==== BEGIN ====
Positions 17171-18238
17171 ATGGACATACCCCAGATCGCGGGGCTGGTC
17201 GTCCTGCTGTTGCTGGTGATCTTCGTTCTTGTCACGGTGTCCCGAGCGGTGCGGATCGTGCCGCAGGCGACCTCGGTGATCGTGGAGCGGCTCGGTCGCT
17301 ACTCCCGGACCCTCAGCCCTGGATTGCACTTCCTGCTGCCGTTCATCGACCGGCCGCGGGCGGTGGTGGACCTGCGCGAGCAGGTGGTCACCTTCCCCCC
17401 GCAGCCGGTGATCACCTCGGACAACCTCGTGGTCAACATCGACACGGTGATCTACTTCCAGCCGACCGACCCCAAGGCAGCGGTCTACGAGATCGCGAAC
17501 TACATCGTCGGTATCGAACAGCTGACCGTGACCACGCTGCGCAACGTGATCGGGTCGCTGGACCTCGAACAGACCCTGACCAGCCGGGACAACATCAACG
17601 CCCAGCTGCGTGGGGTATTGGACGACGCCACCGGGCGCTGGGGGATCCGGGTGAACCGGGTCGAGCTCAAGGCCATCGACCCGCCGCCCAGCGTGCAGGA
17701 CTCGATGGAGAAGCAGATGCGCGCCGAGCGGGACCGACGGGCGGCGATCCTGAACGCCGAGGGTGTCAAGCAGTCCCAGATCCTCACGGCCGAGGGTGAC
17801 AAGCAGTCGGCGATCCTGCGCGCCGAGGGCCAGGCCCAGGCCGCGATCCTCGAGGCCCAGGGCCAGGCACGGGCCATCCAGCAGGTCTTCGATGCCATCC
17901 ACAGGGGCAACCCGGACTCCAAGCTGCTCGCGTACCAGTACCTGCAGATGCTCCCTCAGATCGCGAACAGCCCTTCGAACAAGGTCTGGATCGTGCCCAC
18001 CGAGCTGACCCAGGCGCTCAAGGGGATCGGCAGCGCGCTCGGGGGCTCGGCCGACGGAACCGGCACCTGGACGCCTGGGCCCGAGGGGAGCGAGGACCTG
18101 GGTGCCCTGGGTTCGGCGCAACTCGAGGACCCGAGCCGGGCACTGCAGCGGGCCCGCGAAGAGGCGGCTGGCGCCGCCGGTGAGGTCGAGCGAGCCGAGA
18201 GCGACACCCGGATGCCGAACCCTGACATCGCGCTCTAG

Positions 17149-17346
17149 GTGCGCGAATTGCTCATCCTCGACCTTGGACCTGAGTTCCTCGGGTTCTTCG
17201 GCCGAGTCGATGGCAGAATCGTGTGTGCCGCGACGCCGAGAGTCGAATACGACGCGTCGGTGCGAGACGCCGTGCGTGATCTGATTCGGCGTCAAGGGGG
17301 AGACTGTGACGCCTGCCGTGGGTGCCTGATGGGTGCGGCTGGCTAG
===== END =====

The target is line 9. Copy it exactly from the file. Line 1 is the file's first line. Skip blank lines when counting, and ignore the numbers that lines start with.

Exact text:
17801 AAGCAGTCGGCGATCCTGCGCGCCGAGGGCCAGGCCCAGGCCGCGATCCTCGAGGCCCAGGGCCAGGCACGGGCCATCCAGCAGGTCTTCGATGCCATCC